- Use isometric exercises which keep your joints in the most stable position. Some examples: Pressing the hands together, pressing down on a ball, squeezing the ball. They reduce joint movement yet strengthen muscles.
- Avoid quick, jarring changes as they can compromise joints and aggravate joint pain.
- Follow the tenets of joint protection (see Part II).
- Attempt complete range-of-motion movements, as much as can be tolerated: This might be accomplished by decreasing the speed of the movement, a slower tempo of music, warming up with range of motion activities, and flexibility stretching at the end.
- Increase chest expansion by doing deep-breathing exercises before and after exercise.
- Include relaxation — which reduces muscular tension and soothes muscles — at the end of every session.
- Avoid becoming chilled as cold drafts and/or becoming chilled while exercising increase muscle tension.
- Purchase footwear with plenty of room for your toes, a stable and comfortable sole, extra cushioning and space for orthotics.
- If possible, exercise at the best time of day: People with RA tend to be less stiff and sore later in the day. Those with OA may be better able to tolerate exercise in the morning.
- Use medication properly and let your doctor know how you are feeling; also explain what your exercise regimen entails.
Part V: Research on Arthritis and Exercise
Here are four studies about exercise and its benefits for those who suffer from arthritis:
In 2008, researchers in a Holland study searched the literature to find out if any studies had linked the value of dynamic exercise with rheumatoid arthritis. The researchers concluded that: (1) exercise should occur twice weekly for more than twenty minutes; (2) aerobic intensity had to be more than 55% of maximum heart rate and/or, and (3) the muscle strengthening exercises had to be at least one repetition.
Two other researchers independently concluded that aerobic exercise and muscle strength training for rheumatoid arthritis patients found “no harmful side effects” to exercise — whether on land or on water. The researchers concluded that “aerobic capacity training combined with muscle strength training is recommended as routine practice in patients with RA.” Look here for details of this research.
In 2009 at the New England Baptist Hospital in Boston, Dr. D.J. Hunter and F. Eckstein considered the risks involved for an osteoarthritis patient while exercising, but still concluded that “Despite the common misconception that exercise is deleterious to one’s joints, in the absence of joint injury there is no evidence to support this notion. Rather it would appear that exercise has positive...benefits for joint tissues....” For more information about this research go to Pub Med and type in #19207981.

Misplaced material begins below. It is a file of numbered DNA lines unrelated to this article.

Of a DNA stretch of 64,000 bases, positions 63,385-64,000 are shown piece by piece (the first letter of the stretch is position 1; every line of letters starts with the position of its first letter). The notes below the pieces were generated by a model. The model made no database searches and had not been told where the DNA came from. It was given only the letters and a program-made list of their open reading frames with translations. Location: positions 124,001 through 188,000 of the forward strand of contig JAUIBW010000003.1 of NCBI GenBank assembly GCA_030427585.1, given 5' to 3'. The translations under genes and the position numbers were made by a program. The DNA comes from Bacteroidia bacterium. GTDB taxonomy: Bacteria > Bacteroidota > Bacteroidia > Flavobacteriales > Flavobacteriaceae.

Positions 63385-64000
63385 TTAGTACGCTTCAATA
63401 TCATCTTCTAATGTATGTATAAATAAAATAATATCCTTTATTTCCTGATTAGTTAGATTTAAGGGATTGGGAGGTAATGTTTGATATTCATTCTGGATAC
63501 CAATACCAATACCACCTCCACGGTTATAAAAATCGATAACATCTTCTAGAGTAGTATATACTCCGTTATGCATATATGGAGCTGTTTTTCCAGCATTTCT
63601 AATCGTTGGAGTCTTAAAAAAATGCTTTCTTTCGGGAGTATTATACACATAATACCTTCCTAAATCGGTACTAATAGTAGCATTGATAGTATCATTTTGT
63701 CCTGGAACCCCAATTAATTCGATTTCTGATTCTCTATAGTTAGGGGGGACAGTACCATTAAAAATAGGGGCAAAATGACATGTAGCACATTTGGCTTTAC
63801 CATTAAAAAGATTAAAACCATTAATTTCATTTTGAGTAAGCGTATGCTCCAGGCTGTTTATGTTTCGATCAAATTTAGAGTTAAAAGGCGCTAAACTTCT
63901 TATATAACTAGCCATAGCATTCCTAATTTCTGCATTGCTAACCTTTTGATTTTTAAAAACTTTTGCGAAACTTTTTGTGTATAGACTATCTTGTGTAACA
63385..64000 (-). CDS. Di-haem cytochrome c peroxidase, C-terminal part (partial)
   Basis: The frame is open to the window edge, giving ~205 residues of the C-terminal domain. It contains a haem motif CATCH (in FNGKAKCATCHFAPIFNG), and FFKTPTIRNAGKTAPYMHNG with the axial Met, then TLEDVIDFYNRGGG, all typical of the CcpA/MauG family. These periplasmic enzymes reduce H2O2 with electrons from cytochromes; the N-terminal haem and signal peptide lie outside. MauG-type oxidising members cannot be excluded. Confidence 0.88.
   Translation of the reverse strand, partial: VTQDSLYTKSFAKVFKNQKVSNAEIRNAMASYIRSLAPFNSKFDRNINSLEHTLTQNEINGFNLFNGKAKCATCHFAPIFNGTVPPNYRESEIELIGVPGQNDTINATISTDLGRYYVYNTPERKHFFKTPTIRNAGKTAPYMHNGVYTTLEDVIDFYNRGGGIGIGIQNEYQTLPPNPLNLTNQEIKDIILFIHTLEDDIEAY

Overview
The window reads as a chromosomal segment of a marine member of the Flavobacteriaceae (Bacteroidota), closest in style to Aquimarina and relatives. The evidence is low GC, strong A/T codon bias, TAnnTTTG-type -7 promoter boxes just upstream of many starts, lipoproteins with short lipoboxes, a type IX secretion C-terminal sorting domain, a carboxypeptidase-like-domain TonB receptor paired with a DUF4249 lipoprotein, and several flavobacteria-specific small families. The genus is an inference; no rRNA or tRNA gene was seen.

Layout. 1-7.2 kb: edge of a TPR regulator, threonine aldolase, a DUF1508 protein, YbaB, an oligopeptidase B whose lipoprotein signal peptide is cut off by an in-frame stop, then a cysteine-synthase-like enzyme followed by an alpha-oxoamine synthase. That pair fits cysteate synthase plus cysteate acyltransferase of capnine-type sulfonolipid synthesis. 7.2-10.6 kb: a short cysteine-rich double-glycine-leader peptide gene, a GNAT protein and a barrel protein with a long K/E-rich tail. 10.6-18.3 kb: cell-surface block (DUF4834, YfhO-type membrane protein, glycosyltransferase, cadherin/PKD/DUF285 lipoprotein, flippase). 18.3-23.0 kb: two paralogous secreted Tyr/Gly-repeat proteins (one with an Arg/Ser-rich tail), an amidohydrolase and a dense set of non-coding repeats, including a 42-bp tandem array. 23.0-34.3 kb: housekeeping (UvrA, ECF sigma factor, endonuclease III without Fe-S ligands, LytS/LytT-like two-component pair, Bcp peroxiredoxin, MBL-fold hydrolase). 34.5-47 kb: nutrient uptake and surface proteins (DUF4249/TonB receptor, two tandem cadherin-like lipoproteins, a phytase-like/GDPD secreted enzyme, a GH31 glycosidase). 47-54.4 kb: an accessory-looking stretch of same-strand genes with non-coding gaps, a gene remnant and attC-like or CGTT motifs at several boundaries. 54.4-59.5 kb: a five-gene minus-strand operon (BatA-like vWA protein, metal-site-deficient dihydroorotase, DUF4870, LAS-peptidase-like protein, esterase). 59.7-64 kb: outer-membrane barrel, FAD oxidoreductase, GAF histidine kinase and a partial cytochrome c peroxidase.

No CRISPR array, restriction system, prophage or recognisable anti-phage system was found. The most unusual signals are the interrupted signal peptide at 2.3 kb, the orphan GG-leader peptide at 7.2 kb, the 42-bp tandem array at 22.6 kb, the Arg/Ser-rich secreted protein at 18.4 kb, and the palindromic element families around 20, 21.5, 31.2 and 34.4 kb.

- The Radiological Society of North America published an article by Linda Brooks and Maureen Morley that first states that high-impact activity, such as running, “more than one hour per day at least three times a week appears associated with more degenerated cartilage and potentially a higher risk for development of osteoarthritis.” So what is the amount of exercise one should undertake? MRI exams showed that light exercisers and minimal strength training exercisers had the healthier knee cartilage among all exercise levels and patients. What to avoid? “Frequent knee-bending (such as climbing 10 flights of stairs) or lifting objects weighing more than 25 pounds, or squatting, kneeling or deep knee bending for at least 30 minutes per day.” For more information about this, go to the study.
This article is part of a series about various health conditions and the benefits of exercise. The other articles are:
- Exercise and Allergies
- Exercise and Allergies
- Exercise and Asthma
- Exercise and Balance
- Exercise and Cancer
- Exercise and Chronic Pain
- Exercise and Circulation
- Exercise and COPD
- Exercise and Dementia
- Exercise and Diabetes
- Exercise and Heart Disease
- Exercise and Hypertension
- Exercise and Lifestyle and Older Adults: Recent Research
- Exercise and Mood
- Exercise and Osteoporosis
- Exercise and Our Brain
- Exercise and Pain vs. Burn: Will it ever stop hurting?
- Exercise and Parkinson's
- Exercise and Sleep
- Exercise and Stroke
- Exercise and Viruses: Exercise Immunology
Source for some of this article: Exercise and Arthritis by Stephanie Harris, MD, and Gwen Hyatt, MS
I am a BCRPA-certified fitness instructor in Vancouver, BC. I teach four classes at the West End Community Centre in Vancouver, BC, mostly designed for the older adult. The Inevitable Disclaimer: Everything published here expresses only my opinion, based on my training and research. What you do with the information is entirely your own responsibility. I am not liable for any injury you suffer that seems to be related to anything you read here. Always consult your doctor before beginning an exercise program. For other articles, return to the table of contents.
These three dots behave exactly like a footnote. Click on them and you will get more information about the topic. ↩
There are other types of rheumatic disease but they are not as common as OA and RA. These include: spondyloarthropathy, Reiter’s syndrome, gout, psoriatic arthritis, inflammatory bowel disease, juvenile arthritis, systemic lupus, scleroderma, and fibromyalgia. ↩